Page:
Friday, August 16, 2013

Laboratory Magnetospheric Experiments at MIT

This week, August 14-16, 2013, I was part of the LDX Team conducting new experiments with the world's largest laboratory magnetosphere. 

The MIT-Columbia LDX experiment is the U.S.'s only steady state plasma confinement device. Very sophisticated superconducting magnets. A circular, high-field magnet is charged with 1.2 MA, and a carefully controlled "levitation" magnet is used to suspend the dipole magnet for hours of continuous experimentation.  Scientists for today's run: Jay Kesner, Darren Garnier, Phil Michael, Alex Zhukovsky, Rick Lations, Matt Worstell, Paul Woskov, Mark Chilenski, and (my daughter) Marin, shown in photo below:

The first day of running was productive in every respect. Fortyseven "shots" were taken. Cryogenics, control, power, heating, data acquisition systems were flawless. (Congratulations to the LDX Team!)

The new 0.4 mm CH pellet shaker worked well, showing interesting "pinch"/"pump-out" phenomena. New microwave diagnostics showed promising results. New multifrequency ECRH programming showed a clear relationship between resonant zone location, hot electron production, and plasma density.

Key Results

The direction of the particle pinch following pellet drop reverses depending upon the rate of gas fueling and plasma density. Pellet drops with low fueling (low density) result in an inward particle pinch. (See shots 011-013.) At higher fueling, the pellets caused particle "pump-out", an outward pinch. (See shots 025 and 035.)  At intermediate fueling, pellet drops caused no change in the density profile. In all cases, with full-power multi-frequency ECRH, the plasma profile appears "stationary" (and strongly peaked) indicative of the turbulent self-organization we've seen previously. Fast videography indicate that the pellets do not penetrate deeply into the plasma, so these overall "pinch"/"pump-out" effects are dramatic examples of non-locality: fast changes in the edge cause global responses to the plasma density profile.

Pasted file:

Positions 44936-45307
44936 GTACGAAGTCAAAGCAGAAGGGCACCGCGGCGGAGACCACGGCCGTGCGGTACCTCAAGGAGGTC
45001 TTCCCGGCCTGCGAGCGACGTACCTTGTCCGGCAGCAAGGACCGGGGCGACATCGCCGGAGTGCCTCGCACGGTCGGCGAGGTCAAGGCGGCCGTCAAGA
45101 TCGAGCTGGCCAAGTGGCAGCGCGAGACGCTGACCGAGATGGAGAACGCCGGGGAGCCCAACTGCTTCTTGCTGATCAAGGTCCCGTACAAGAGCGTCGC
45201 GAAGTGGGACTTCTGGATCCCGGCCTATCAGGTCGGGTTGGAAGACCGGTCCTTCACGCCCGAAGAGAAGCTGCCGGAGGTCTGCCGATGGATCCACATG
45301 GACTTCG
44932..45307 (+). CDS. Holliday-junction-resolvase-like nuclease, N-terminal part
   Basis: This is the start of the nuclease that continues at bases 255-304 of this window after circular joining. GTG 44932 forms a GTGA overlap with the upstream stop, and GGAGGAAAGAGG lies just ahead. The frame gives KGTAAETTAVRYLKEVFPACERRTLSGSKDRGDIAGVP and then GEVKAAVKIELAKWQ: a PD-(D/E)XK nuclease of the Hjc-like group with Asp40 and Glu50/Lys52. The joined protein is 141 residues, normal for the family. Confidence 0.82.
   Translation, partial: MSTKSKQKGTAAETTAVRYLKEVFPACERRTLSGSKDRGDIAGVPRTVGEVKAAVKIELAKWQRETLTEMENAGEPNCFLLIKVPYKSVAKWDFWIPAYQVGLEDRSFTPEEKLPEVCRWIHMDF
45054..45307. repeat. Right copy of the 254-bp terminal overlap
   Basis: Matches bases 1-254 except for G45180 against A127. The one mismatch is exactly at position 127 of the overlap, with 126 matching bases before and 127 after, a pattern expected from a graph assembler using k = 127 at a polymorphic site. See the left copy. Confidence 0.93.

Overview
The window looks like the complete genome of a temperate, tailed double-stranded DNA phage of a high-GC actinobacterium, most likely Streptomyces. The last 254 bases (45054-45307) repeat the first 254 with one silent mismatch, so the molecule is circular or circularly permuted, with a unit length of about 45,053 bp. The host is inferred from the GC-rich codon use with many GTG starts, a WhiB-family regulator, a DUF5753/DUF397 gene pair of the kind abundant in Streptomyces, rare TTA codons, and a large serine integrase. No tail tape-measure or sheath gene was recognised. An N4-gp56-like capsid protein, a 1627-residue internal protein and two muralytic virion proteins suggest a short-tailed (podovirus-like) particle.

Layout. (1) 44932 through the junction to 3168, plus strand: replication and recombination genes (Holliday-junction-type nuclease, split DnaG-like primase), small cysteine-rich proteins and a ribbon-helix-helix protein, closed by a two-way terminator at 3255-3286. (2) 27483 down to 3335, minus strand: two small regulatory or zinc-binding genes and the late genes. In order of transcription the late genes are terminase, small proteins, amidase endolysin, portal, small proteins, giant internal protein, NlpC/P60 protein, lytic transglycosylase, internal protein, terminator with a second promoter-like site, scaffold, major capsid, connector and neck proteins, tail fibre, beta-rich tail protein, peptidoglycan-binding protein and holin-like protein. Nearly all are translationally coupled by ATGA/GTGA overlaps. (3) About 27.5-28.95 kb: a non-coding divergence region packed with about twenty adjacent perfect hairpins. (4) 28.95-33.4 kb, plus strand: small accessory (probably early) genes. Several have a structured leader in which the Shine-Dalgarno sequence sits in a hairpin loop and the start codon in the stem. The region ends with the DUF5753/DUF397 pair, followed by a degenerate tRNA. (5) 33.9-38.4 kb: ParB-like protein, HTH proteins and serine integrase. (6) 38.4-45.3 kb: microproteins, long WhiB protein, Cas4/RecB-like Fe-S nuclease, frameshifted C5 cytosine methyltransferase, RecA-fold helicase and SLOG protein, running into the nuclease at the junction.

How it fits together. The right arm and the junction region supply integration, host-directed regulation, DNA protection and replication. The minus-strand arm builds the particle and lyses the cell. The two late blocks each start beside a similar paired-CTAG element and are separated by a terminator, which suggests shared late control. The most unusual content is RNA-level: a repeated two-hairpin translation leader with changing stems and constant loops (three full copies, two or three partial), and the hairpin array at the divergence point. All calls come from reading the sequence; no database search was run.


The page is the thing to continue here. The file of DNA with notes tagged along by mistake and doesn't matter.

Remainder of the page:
The programmed timing of the 2.45 GHz changed from our usual "wedding cake" program (early shots < 014) to an "inverted wedding cake", where the 2.45 GHz was on from 2-8 sec. This made the production of trapped, hot/warm electrons by the 2.45 GHz obvious. 4 kW of 2.45 GHz heating produced > 100 J of plasma energy (> 25 msec energy confinement). (Probably, it also broadened the pressure profile and increased the radius of the plasma ring current.) Interesting, the 2.45 GHz did not change the plasma density to the same degree as it changed the plasma energy. In contrast, higher frequency ECRH produced plasma energy less efficiently, but it was much more efficient at producing plasma density.

Reflectometer results showed effects from the plasma cut-off, but further analysis (and signal processing) is required to determine whether a density profile can be obtained. Wed's run scanned only 4-6 GHz, but today's run will scan 4-8 GHz.

Broad-band fluctuations were observed with the 28 GHz homo-dyne receiver, which may become a useful diagnostic on global plasma fluctuation levels.

More Experiments Today!

No comments:

Post a Comment